Before exiting office on January 7 the government of President John Agyekum Kufuor decided to drop charges against the former First Lady, Nana Konadu Agyeman Rawlings.
The Attorney-General’s Department consequently filed a notice at an Accra Fast Track High Court to discontinue the trial of the former First Lady for her alleged involvement in the divestiture of the Nsawam Cannery.
The notice, which was filed last week at the Registry of the Fast Track High Court has been fixed for Thursday, January 15, for it to be discharged officially by Justice Edward Asante, a source close to the court told the Times yesterday.
When contacted, the Registrar of the Fast Track High Court, Rexford Gyimah, confirmed the filing of the notice by the former Attorney General, Joe Ghartey but declined to comment further.
When contacted, counsel for Mrs Rawlings, Tony Lithur, said he was aware of the notice by the former Attorney General but said “no reasons were given”.
Mrs. Rawlings is facing eight counts of conspiracy, causing loss to public property, dishonestly obtaining public property by false pretences, obtaining public property by false statement, conspiracy to utter forged documents and uttering forged documents.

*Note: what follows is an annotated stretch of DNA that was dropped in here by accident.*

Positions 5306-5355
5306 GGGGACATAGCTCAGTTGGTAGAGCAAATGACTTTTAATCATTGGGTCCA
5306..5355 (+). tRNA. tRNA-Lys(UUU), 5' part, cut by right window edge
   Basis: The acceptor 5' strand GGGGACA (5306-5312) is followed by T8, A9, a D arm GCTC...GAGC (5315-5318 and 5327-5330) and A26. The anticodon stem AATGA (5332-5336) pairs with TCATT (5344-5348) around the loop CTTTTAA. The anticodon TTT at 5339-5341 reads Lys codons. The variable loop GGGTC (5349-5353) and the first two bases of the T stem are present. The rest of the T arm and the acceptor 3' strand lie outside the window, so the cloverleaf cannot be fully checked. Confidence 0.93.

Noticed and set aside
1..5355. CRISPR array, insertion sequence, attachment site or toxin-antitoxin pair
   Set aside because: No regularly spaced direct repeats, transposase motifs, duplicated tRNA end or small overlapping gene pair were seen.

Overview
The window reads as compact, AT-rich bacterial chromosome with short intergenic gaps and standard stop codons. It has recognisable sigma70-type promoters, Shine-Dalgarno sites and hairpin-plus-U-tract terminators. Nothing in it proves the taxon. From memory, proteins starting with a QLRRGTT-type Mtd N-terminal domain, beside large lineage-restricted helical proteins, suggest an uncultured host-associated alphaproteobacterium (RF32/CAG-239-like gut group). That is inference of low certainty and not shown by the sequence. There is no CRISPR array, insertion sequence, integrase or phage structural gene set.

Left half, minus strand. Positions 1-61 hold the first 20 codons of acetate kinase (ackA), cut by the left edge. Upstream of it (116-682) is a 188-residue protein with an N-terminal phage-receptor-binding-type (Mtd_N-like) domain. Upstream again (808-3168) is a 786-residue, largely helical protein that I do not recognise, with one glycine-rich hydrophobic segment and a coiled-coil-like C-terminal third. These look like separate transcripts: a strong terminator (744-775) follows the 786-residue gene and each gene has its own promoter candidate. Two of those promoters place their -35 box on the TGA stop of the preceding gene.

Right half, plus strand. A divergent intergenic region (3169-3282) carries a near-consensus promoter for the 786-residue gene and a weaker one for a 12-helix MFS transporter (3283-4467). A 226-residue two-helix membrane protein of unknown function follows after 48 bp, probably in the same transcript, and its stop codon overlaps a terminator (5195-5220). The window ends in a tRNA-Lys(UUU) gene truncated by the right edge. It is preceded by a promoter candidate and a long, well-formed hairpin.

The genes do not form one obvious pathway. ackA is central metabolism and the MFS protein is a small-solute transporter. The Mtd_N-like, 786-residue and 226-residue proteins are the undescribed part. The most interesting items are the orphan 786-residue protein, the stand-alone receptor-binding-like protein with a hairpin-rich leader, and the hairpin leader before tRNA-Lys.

She is being tried together with Emmanuel Agbodo, former Executive Secretary of the Divestiture Implementation Committee (DIC), Thomas Benson Owusu, former DIC Accountant, Kwarne Peprah, former Finance Minister and DIC Chairman and Fanny Sherry Ayittey, Director of Carridem Development Company Limited.
They have all pleaded not guilty and are on self-cognizance bail.
The prosecution’s case was that in the late 90s, government received approval to divest the Nsawam Cannery to Carridem which had won the bid through the normal process.
Carridem was supposed to have paid a 10 percent non-refundable commitment fee in the purchase of the cannery. In addition, some amounts of money should have been submitted with the final Sales and Purchase Agreement (SPA) which was 2.7 billion cedis paid within 12 months, among other conditions.
It was after the Auditor-General, in pursuance of Article 121 of the Constitution decided to conduct a routine audit of organisations that he detected the anomalies in the Nsawam Cannery affair.
Source: Ghanaian Times